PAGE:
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Shell script for moving oldest files?

I have a backup directory that stores x other directories that require backuping. I need something that will run before another directory is moved to the backup, that will check if the number of directories reached x and if it has, it will delete the oldest directory.

It should be done in a bash script.

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migrated from stackoverflow.com Jan 12 '12 at 11:57

This question came from our site for professional and enthusiast programmers.

marked as duplicate by Gilles, Kevin, Michael Mrozek Jan 13 '12 at 21:05

This question has been asked before and already has an answer. If those answers do not fully address your question, please ask a new question.

A tangential comment: if you are looking for a rotating backup solution it's usually easier and less maintenance to find an existing robust solution than to roll your own. Examples of some simple ones include rsnapshot and rBackup. – jw013 Jan 12 '12 at 17:31
up vote 10 down vote accepted

Parsing the output of ls is not reliable.

Instead, use find to locate the directories and sort to order them by timestamp. For example:

IFS= read -r -d $'\0' line < <(find . -maxdepth 1 -type d -printf '%T@ %p\0' \ 
    2>/dev/null | sort -z -n)
file="${line#* }"
# do something with $file here

What is all this doing?

First, the find commands locates all directories in the current directory (.), but not in subdirectories of the current directory (-maxdepth 1), then prints out:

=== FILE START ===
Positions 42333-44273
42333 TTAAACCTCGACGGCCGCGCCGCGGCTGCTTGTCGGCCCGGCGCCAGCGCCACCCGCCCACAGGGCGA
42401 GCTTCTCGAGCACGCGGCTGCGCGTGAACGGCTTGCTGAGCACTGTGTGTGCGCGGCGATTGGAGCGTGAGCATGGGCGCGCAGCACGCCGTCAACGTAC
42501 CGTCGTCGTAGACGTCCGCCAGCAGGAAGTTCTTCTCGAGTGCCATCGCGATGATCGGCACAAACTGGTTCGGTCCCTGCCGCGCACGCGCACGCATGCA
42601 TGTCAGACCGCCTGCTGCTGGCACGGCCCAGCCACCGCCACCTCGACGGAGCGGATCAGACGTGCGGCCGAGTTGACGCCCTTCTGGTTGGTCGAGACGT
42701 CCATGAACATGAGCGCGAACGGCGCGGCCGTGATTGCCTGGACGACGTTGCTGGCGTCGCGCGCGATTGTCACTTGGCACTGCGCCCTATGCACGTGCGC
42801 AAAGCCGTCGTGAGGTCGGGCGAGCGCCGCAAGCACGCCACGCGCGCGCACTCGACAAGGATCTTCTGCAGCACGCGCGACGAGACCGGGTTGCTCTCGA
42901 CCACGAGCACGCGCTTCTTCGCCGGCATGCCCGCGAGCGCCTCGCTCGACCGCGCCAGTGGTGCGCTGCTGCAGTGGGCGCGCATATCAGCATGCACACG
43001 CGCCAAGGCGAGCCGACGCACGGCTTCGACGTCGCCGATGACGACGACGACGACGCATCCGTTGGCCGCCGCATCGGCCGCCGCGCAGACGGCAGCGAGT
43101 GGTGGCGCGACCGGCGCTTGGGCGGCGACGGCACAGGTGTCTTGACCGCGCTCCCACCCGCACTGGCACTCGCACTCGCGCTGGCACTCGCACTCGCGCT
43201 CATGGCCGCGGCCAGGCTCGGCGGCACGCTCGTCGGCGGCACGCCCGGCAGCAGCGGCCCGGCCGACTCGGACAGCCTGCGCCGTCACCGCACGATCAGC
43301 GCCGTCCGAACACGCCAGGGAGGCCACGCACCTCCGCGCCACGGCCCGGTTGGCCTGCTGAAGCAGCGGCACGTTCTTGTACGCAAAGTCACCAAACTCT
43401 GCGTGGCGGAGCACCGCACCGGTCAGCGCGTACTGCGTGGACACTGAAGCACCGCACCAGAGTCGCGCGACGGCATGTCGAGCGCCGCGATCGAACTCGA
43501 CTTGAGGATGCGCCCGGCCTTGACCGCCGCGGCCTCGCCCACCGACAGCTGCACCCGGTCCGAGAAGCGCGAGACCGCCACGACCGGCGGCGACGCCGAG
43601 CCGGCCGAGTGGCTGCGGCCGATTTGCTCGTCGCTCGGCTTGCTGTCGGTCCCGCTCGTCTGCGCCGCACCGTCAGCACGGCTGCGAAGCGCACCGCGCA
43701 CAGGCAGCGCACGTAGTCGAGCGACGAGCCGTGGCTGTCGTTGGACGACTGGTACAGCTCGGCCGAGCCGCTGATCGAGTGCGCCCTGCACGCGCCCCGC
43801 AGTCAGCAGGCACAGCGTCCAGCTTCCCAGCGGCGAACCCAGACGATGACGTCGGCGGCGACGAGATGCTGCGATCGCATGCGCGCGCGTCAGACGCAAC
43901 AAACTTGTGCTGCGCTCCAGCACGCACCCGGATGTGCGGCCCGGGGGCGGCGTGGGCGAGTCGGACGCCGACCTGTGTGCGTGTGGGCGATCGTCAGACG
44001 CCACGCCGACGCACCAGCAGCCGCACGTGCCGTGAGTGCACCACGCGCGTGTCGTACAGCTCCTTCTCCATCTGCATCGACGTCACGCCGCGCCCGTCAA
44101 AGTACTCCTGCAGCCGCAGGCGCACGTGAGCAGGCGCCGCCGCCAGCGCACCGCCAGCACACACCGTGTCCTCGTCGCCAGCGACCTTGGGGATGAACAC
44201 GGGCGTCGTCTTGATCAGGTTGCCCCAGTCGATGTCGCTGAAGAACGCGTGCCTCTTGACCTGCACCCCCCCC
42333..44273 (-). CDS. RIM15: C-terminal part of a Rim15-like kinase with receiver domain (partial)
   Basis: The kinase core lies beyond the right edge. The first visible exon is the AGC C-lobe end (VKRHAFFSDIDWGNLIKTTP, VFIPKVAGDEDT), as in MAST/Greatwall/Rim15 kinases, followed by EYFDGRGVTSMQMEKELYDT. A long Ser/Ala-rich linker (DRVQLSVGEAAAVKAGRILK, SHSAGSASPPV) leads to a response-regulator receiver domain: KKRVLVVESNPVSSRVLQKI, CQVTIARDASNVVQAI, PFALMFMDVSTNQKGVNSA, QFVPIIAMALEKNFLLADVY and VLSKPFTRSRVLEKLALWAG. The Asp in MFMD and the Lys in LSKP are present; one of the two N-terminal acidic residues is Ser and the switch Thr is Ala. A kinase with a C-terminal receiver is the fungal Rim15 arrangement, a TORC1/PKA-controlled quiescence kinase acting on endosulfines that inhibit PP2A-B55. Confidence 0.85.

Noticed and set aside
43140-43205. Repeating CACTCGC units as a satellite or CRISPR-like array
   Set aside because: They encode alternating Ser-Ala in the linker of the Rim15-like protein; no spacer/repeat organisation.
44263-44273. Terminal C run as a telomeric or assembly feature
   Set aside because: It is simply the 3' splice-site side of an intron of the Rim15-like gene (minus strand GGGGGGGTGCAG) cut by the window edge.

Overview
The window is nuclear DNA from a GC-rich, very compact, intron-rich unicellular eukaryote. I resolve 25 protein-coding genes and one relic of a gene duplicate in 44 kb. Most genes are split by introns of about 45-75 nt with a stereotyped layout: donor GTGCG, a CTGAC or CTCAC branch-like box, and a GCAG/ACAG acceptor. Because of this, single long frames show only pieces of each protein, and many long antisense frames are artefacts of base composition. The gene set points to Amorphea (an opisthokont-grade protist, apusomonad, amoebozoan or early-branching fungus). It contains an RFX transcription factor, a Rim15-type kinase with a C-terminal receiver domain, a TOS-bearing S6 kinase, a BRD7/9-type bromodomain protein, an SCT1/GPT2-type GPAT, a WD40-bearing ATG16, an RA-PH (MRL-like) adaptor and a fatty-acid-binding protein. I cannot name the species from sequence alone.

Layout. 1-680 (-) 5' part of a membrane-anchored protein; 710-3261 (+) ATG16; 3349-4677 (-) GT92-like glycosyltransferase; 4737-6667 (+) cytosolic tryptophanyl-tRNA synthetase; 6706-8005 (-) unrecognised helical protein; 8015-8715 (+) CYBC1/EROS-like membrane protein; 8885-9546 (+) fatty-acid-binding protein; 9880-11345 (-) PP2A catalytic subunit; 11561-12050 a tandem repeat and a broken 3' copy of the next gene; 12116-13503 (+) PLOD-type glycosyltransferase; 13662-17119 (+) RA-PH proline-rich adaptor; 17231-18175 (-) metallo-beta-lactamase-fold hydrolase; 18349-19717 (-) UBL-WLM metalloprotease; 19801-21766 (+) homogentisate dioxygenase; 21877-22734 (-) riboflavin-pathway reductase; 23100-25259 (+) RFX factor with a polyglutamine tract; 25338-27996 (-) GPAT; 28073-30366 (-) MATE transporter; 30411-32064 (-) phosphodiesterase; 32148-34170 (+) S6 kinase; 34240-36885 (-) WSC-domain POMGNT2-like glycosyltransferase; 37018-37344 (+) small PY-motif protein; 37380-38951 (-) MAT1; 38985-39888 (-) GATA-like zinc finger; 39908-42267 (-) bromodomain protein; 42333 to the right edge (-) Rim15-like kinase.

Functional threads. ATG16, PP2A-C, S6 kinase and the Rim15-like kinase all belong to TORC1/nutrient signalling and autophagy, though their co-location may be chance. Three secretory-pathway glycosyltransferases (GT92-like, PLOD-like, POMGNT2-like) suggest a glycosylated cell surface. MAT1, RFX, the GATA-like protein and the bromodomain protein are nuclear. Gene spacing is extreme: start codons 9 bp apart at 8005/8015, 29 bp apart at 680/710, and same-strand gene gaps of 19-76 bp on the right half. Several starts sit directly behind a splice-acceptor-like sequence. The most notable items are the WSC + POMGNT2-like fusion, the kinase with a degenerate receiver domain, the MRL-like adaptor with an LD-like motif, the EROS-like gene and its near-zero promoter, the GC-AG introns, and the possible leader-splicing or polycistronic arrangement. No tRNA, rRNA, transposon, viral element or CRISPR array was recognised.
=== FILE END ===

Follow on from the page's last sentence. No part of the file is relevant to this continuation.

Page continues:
• A timestamp
  • A space
  • The relative path to the file
  • A NULL character

The timestamp is important. The %T@ format specifier for -printf breaks down into T, which indicates "Last modification time" of the file (mtime) and @, which indicates "Seconds since 1970", including fractional seconds.

The space is merely an arbitrary delimiter. The full path to the file is so that we can refer to it later, and the NULL character is a terminator because it is an illegal character in a file name and thus lets us know for sure that we reached the end of the path to the file.

I have included 2>/dev/null so that files which the user does not have permission to access are excluded, but error messages about them being excluded are suppressed.

The result of the find command is a list of all directories in the current directory. The list is piped to sort which is instructed to:

  • -z Treat NULL as the line terminator character instead of newline.
  • -n Sort numerically

Since seconds-since-1970 always goes up we want the file whose timestamp was the smallest number. The first result from sort will be the line containing the smallest numbered timestamp. All that remains is to extract the file name.

The results of the find, sort pipeline is passed via process substitution to read, where it is read as if it were a file on stdin.